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Translating Empire: Emulation and the Origins of Political Economy

Author

Listed:
  • Reinert, Sophus A.

    (Harvard Business School)

Abstract

Historians have traditionally used the discourses of free trade and laissez-faire to explain the development of political economy during the Enlightenment. But from Sophus Reinert’s perspective, eighteenth-century political economy can be understood only in the context of the often brutal imperial rivalries then unfolding in Europe and its former colonies and the positive consequences of active economic policy. The idea of economic emulation was the prism through which philosophers, ministers, reformers, and even merchants thought about economics, as well as industrial policy and reform, in the early modern period. With the rise of the British Empire, European powers and others sought to selectively emulate the British model. In mapping the general history of economic translations between 1500 and 1849, and particularly tracing the successive translations of the Bristol merchant John Cary’s seminal 1695 Essay on the State of England, Reinert makes a compelling case for the way that England’s aggressively nationalist policies, especially extensive tariffs and other intrusive market interventions, were adopted in France, Italy, Germany, and Scandinavia before providing the blueprint for independence in the New World. Relatively forgotten today, Cary’s work served as the basis for an international move toward using political economy as the prime tool of policymaking and industrial expansion. Reinert’s work challenges previous narratives about the origins of political economy and invites the current generation of economists to reexamine the foundations, and future, of their discipline.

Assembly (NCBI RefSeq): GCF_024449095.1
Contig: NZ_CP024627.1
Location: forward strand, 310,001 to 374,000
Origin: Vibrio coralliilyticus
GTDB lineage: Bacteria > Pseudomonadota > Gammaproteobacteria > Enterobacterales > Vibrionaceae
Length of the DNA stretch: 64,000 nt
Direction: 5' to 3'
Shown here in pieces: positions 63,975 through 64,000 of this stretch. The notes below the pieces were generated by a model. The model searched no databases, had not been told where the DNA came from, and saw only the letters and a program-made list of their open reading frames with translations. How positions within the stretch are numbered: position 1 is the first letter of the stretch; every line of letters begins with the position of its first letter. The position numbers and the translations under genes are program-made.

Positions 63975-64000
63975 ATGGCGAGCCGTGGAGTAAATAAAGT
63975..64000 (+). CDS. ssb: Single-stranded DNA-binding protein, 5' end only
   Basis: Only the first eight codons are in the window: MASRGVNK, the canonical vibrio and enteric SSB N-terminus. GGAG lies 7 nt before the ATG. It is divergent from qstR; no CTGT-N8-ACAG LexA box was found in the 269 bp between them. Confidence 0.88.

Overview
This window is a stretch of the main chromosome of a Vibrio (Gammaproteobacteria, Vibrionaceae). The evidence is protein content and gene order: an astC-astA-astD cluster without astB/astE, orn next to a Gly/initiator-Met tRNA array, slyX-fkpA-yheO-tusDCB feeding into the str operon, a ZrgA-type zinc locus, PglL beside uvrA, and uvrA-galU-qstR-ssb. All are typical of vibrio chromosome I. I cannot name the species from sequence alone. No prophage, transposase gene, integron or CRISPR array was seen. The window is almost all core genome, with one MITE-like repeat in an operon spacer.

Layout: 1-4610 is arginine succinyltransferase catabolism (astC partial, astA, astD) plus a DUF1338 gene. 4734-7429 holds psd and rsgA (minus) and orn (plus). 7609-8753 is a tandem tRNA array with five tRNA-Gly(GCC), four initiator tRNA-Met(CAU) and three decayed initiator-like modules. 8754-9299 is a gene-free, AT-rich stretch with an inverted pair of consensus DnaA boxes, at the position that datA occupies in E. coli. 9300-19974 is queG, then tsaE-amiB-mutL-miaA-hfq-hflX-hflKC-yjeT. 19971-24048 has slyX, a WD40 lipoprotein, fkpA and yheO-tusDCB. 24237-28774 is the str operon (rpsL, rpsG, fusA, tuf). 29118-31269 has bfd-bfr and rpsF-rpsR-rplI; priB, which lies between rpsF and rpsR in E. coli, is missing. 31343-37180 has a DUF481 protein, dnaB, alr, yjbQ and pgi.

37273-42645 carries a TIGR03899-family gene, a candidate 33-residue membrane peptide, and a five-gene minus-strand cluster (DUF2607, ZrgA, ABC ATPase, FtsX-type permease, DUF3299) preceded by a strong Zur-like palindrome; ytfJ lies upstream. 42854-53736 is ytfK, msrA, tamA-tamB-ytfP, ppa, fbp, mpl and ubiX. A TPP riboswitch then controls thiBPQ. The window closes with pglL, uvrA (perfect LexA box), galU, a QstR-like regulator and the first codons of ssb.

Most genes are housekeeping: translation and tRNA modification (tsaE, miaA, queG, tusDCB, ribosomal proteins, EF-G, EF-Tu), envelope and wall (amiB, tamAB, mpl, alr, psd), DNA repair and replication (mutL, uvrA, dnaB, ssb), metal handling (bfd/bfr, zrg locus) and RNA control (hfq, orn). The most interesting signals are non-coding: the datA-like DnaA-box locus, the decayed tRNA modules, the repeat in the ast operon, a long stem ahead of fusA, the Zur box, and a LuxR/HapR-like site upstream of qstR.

Suggested Citation

  • Reinert, Sophus A., 2011. "Translating Empire: Emulation and the Origins of Political Economy," Economics Books, Harvard University Press, number 9780674061514, December.
  • Handle: RePEc:hup:pbooks:9780674061514
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    Cited by:

    1. Deirdre McCloskey, 2015. "It was ideas and ideologies, not interests or institutions, which changed in Northwestern Europe, 1600–1848," Journal of Evolutionary Economics, Springer, vol. 25(1), pages 57-68, January.
    2. Rainer Kattel & Leonardo Burlamaqui, 2016. "Development Theory: Convercence, Catch-Up Or Leapfrogging And Finance ?," Anais do XLII Encontro Nacional de Economia [Proceedings of the 42nd Brazilian Economics Meeting] 073, ANPEC - Associação Nacional dos Centros de Pós-Graduação em Economia [Brazilian Association of Graduate Programs in Economics].
    3. Roger Fouquet & Stephen Broadberry, 2015. "Seven Centuries of European Economic Growth and Decline," Journal of Economic Perspectives, American Economic Association, vol. 29(4), pages 227-244, Fall.
    4. Mulatu, Abay, 2016. "On the concept of 'competitiveness' and its usefulness for policy," Structural Change and Economic Dynamics, Elsevier, vol. 36(C), pages 50-62.
    5. Thomas Leng, 2016. "Interlopers and disorderly brethren at the Stade Mart: commercial regulations and practices amongst the Merchant Adventurers of England in the late Elizabethan period," Economic History Review, Economic History Society, vol. 69(3), pages 823-843, August.
    6. Reinert, Erik S., 2012. "Neo-classical economics: A trail of economic destruction since the 1970s," MPRA Paper 47910, University Library of Munich, Germany.

    More about this item

    JEL classification:

    • N0 - Economic History - - General

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